On Dec 20 01:37 AM John Lounsbury wrote:

    > A worthwhile addition to this discussion stream would be to recognize
    > the role of velocity of money in inflation.
    > Inflation as a monetary phenomenon can be considered an increase
    > in the nominal value of all transactions. ...
    > ... Milton Friedman made popular (created?) the following equation:

    > nT = V M
    > where nT represents the nominal value of aggregate transaction, V
    > is the velocity of money and M is the quantity of money in circulation.
    > In the simplest view, velocity can be considered a multiplier representing
    > the number of times a dollar is exchanged between parties (each exchange
    > is a transaction) in a specified time period.
    > ...In practice, both V and M change ...
    > What has happened in the past couple of decades, and accelerated
    > in the last few years? There has been a steady increase in M, but
    > the big change was in V. The velocity of money involved in creating
    > a humongous pile of finacial paper became very large, allowing the
    > inflation of a huge bubble of credit. ...
    > So now we come to 2008. The value of V has collapsed dramatically,
    > and the nominal value of aggregate transactions has fallen in step.
    > There has been massive deflation in financial assets because V has
    > become so small. If you print enough money to double M (the currency
    > in circulation) and V falls by 75%, the value of aggregate transactions
    > falls by 50%, or the economy suffers a 50% deflation.
    > Now the race is on. Can we print money faster than velocity slows?
    > If we can, deflation can be slowed, then stopped and, finally, reinflation
    > started. If we don't print money fast enough deflation is not stopped.
    > ...
    > Above I discussed what happens if we lose the money printing race.
    > What happens if we win? All of a sudden a point comes when the product
    > of V times M starts to increase. If we could identify that point
    > and stop printing money in a timely manner, the growth in aggregate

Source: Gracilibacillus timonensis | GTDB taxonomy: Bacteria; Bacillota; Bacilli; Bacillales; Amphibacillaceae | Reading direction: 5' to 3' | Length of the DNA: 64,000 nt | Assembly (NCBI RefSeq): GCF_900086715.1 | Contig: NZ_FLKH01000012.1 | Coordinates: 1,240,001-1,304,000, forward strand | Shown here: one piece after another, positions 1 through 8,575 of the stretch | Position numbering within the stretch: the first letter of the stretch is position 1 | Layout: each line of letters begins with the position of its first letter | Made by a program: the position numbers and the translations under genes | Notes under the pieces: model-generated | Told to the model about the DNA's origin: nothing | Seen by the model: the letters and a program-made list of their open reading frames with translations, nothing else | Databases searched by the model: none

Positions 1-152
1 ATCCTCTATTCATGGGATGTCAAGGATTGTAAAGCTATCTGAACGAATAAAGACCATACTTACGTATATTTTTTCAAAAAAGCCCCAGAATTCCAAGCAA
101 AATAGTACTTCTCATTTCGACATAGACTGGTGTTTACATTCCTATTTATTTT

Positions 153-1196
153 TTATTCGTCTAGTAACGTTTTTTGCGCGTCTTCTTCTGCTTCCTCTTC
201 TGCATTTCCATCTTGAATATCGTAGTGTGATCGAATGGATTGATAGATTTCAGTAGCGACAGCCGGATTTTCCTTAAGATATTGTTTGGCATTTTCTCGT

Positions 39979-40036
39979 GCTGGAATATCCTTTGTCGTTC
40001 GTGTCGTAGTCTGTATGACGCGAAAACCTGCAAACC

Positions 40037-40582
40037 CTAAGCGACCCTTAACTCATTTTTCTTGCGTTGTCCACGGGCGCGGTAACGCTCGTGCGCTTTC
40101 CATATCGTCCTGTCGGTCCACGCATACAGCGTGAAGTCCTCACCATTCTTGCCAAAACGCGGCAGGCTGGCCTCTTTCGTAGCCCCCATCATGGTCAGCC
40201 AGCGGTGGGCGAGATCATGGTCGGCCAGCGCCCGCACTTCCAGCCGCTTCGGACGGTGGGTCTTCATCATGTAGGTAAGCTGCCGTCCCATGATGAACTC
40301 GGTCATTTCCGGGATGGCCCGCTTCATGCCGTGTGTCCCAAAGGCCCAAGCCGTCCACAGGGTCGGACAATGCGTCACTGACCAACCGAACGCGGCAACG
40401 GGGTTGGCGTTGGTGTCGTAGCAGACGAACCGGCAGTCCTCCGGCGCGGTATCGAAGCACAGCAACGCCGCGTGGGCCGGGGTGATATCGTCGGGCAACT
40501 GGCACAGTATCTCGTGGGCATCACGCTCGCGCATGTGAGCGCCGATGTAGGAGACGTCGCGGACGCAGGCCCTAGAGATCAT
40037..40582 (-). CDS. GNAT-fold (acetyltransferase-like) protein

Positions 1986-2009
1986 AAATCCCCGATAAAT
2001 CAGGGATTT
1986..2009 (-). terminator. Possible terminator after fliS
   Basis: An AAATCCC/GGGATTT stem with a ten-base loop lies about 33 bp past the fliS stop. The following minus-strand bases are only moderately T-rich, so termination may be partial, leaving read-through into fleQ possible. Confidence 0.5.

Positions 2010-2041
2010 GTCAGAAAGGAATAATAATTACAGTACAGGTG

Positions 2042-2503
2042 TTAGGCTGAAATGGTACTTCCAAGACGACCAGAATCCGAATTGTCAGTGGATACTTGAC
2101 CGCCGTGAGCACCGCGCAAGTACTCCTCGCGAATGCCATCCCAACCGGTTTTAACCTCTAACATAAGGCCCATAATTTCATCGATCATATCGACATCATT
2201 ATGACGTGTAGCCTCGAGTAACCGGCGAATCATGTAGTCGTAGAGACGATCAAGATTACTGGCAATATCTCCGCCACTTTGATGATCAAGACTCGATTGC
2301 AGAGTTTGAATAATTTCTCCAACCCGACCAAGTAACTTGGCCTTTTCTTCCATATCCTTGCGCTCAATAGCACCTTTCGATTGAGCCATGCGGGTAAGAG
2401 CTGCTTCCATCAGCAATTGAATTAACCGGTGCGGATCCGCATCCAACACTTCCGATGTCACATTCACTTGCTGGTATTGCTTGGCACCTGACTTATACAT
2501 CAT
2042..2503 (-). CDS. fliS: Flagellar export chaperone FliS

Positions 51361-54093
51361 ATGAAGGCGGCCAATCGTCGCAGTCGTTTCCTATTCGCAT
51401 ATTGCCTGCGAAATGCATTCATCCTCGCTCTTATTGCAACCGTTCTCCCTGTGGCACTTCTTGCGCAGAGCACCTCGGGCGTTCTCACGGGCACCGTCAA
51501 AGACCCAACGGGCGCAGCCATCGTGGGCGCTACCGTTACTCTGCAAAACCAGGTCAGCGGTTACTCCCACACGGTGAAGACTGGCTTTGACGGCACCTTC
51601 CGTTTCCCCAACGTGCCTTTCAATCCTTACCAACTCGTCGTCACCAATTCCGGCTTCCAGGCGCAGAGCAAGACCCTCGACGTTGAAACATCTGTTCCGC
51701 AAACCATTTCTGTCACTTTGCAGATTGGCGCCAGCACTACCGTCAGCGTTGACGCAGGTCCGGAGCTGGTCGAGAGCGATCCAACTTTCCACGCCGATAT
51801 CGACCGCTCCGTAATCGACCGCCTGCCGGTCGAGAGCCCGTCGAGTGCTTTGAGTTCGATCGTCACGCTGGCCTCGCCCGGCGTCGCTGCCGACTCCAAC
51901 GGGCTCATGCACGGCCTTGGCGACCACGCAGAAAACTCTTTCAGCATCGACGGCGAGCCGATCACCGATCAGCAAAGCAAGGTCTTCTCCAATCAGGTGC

> transactions (V times M) might continue to grow in a moderate way
    > and inflation coming out of the deflationary period could then be
    > controlled without drastic actions such as very high interest rates.
    > The problem is, it is unlikely that the proper point in time to slow
    > down or stop the printing of new money will be recognized. The most
    > likely result is the deflationary period is followed by a period
    > of above normal inflation.
    > ...
    > To conclude, the government can print vast amounts of money and we
    > can remain in deflation if the money is kept in a warehouse (bank
    > balance sheets) and not on the street (used in exchange for goods
    > and services). Eventually, though, one of two things must happen:

    > 1. Deflation persists until all economic activity grinds to a halt
    > and people live at a subsistence level (think hunter-gatherer).
    > OR
    > 2. Money starts coming out of the warehouse, deflation stops and
    > the risk of inflation returns.
    Jan 7, 2009. 01:34 AM | Likes Like |Link to Comment
  • Peter Schiff: Outlook for the Gold Market [View article]
    Or perhaps both (a little diversification never hurts)...
    But entry now might be a bit premature, and you won't need to catch the bottom.

    On Dec 23 01:17 PM Simmons wrote:

    > The best way to play this inflation theme is not by buying gold but
    > by shorting long term treasuries.
    Jan 3, 2009. 12:30 PM | Likes Like |Link to Comment
  • Hedge Funds: What Happens When the Chickens Come Home to Roost? [View article]
    The old line, "One way to avoid a hangover, keep right on drinking" - is applicable here. Propping up the economy by increasing the money supply has been (and will continue to be) the game plan for this economy for some time, and has accelerated since the late 90's:

    Sooner or later, the partiers have to make a choice:
    Endure the headache and nausea - or else succumb to liver failure.

    As much as we wish to avoid pain, the alternative is much less attractive, don't you think.
    Nov 6, 2008. 11:30 AM | 1 Like Like |Link to Comment